and through eating local food tourists can get to experience a truly authentic cultural tradition and have a longer lasting memory on a particular destination (Okumus et al. the definitions. Sci. & Hum. Ultimately. binding grounds and meeting of cultures... Okumus et al. this study may also assist food marketers in developing a comprehensive strategic marketing plan that focuses on targeting food tourists..316 (2012) . DISCUSSION AND CONCLUSION Formerly. 2007). In more specific. alfresco dining atmosphere. In due course.. Hence. and Ab. images that meet tourists’ expectations will definitely satisfy them. 2007). Through qualitative approach using focus group interview on the image of Malaysian gastronomy. unique stylish. M. 2007). The multicultural society in this country has contributed to the richness and diversity of Malaysian food. food was considered as one of the determinants of a destination’s image in attracting potential tourists (Yau & Chan. this study can serve as a basis for further research on the brand image of Malaysian Pertanika J.Leong. for this reason. Mohd Adzahan. N. this study has presented a preliminary groundwork to develop an understanding of what people attached to Malaysian food.Karim. Govers et al. and these include diverse 312 sensory experience.. 2007. Q. 2001. marketers in the hospitality and tourism industry on Malaysian gastronomy. M. easy access. characteristics and types of the food that best illustrate Malaysian food were discussed. food is becoming a crucial determinant that contributes to the growth in tourism at present. research focusing on food and tourism is on the rise. tinged human senses. there are eight characteristics of Malaysian gastronomy identified. Researchers argued that food can be a flamboyant image for tourists to retain information of a particular destination. and this will in turn repeat visitation and the likelihood of recommending it to their friends and family will also increase (Chen & Tsai. 2007. However... Besides. Additionally. 20 (2): 312 . Rittichainuwat et al. L. the image attributes identified may provide a more informed and systematic basis for marketing and positioning strategies to managers. the government should aggressively market food tourism as a product that can lure foreign visitors.. hot and spicy. This study was undertaken due to the rise of food consumption in destinations. in succession to forming an image to be capitalized as a source to market Malaysia. The findings in this study are definitely useful and crucial to hoteliers and MTPB in gearing up their strategies to promote Malaysia to a higher ground in the food tourism niche market. Othman. culinary adventure and sample of cultures. and this is particularly due to the rising interest among culinary tourists (Hashimoto & Telfer. Different tastes and flavours can be found from Perlis to Johor. there are five definitions of Malaysian food. 2007). Lee et al. 2006. S. 1990. Meanwhile. Although the findings are not generalizable. González et al. as well as Sabah and Sarawak. cultural food. flavourful. Traditional cuisine and gracious hospitality are the strengths and positive encounters that Malaysians possess. Soc.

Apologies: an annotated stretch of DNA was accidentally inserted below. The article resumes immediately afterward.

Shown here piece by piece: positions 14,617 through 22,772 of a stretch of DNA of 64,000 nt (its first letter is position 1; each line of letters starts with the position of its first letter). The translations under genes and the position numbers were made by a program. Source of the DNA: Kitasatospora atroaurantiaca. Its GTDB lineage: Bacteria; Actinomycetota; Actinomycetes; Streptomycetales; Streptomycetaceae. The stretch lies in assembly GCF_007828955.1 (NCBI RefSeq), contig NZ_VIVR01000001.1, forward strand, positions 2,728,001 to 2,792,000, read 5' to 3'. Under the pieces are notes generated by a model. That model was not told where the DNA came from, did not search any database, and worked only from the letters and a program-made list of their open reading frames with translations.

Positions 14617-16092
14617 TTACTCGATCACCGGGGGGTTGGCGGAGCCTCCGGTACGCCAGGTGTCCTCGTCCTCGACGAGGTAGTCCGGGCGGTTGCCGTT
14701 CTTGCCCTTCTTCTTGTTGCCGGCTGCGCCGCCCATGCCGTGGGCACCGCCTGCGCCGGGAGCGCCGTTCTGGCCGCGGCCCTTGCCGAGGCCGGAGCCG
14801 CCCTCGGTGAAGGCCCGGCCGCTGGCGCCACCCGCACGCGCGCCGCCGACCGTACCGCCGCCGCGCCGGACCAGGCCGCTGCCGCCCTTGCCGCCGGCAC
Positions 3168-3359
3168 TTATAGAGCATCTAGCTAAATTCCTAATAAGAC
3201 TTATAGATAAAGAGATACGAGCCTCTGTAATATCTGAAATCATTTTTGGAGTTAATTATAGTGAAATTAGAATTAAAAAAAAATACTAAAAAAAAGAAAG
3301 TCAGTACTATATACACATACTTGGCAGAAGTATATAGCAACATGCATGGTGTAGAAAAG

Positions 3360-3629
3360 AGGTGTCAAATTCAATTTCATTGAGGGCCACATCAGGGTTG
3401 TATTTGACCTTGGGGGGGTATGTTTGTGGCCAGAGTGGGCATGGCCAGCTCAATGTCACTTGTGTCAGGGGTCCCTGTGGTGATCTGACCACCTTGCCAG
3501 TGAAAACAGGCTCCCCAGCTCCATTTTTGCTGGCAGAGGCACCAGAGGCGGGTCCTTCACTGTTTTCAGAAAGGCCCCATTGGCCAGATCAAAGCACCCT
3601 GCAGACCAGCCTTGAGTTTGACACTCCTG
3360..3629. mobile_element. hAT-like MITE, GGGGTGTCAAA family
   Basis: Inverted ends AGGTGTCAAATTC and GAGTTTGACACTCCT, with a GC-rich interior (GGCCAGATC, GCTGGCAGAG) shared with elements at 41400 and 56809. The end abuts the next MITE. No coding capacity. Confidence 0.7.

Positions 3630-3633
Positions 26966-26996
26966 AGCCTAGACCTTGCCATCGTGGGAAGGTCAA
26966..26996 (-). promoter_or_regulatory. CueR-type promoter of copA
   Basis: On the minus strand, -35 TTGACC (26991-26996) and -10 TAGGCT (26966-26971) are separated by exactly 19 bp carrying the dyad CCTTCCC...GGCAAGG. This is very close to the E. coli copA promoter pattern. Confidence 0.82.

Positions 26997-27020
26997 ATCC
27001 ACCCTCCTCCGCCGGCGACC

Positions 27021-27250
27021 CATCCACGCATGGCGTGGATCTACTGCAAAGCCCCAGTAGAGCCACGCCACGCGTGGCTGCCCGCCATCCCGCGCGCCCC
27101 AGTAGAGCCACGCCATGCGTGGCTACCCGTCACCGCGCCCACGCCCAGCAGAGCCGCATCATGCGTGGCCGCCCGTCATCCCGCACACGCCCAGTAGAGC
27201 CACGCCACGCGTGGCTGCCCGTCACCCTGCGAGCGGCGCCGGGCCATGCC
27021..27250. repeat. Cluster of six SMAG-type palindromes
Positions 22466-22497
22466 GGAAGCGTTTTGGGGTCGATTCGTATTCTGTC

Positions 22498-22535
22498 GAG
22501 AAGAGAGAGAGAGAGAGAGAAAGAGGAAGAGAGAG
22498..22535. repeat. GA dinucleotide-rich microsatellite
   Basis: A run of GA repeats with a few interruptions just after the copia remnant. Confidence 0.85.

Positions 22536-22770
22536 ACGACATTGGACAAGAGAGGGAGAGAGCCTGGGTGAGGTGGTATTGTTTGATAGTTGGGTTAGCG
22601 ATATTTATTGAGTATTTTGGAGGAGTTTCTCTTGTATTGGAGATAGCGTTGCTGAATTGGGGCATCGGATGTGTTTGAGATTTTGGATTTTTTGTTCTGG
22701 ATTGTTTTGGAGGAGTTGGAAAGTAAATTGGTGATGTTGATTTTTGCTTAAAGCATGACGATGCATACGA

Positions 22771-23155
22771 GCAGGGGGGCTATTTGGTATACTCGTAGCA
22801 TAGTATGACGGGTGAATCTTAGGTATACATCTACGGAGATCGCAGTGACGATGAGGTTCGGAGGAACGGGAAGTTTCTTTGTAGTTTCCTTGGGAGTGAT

M. 68-72. Philadelphia: F. Journal of Travel and Tourism Marketing. S. REFERENCES Anonymous. 20 (2): 313 . 56-78. C. K. A12. Sánchez.. 31(3). G. Sage: London. (1992). & Hum. Our rich ‘food’ heritage. theories. In J. Tourism image. I. N. 101-115). & Fife-Schaw. Saura. and research. F.. S. Aziz. 3-13. 28(4). J. (1992). C. Echtner. 17(1). Davis. Finally. & Bush. Inc. Gartner. Gallarza. Conceptual models. A. Churchill. (1991). M. (2003). Annals of Tourism Research. K. Burns. (p. Basic Marketing Research (4th ed. I. particularly in Malaysia. Chon.). 22(6). 1115-1122. there are also limitations which should be highlighted here. C. (2000). The measurement of destination image: An empirical assessment. Research Methods in Psychology.A Model of Malaysian Food Image Components: Towards Building a Sustainable Tourism Product food. The findings could not be generalized as they were merely the judgments of 31 informants who had participated in the focus group interviews for the present research purpose.). S. Pertanika Journal of Social Science and Humanity. Fawcett. & Ritchie. W.. since there have been very few studies reported in this area. G.316 (2012) 313 .. Florida: Harcourt. Boston: Allyn and Bacon. particularly in the Malaysian context. Tourism Management.. Nan Yang Press. Soc. (2001). M. & Sánchez. R. Sci. & Tsai. it is expected that this study will enrich the body of knowledge in the hospitality and tourism industry. (2009. F. Tourism destination modification process: Marketing implications. evaluation variables and after purchase behaviour: inter-relationship. J. 33-45. Marketing Research: Online Research Application (4th ed. F. Chen. A. Image formation process. Bigné. Pertanika J. (1993). Bogdan. & Downs. However.. p. C.). G. B. (2002).. Breakwell. (2007). D. H. Future studies could test the items retrieved from the present research by using a quantitative method. J. Upper Saddle River. Qualitative Research for Education: An Introduction to Theory and Methods (2nd ed. E. (2001). S.. C. (1993). Fawcett (Ed. The Relationship of Theory and Research .. 29(1). Local and foreign tourists’ image of highland tourism destinations in Peninsular Malaysia. 191-215. & Zainol. New Jersey: Pearson Education. 2nd ed. Therefore. R. S.. M. C. Journal of Travel Research. 2(2/3). 12(1). & García. How destination image and evaluative factors affect behavioral intentions? Tourism Management. New Straits Times. December 19). C. Food and Tourism is Interrelated. Inc.A. Elis. A. 607-616. Tourism Management. G. Destination image: towards a conceptual framework.. (2009). R.. February 15). (2009.). J. & Biklen. Hammond. C. the study was carried out to fill in the gap in the food tourism literature.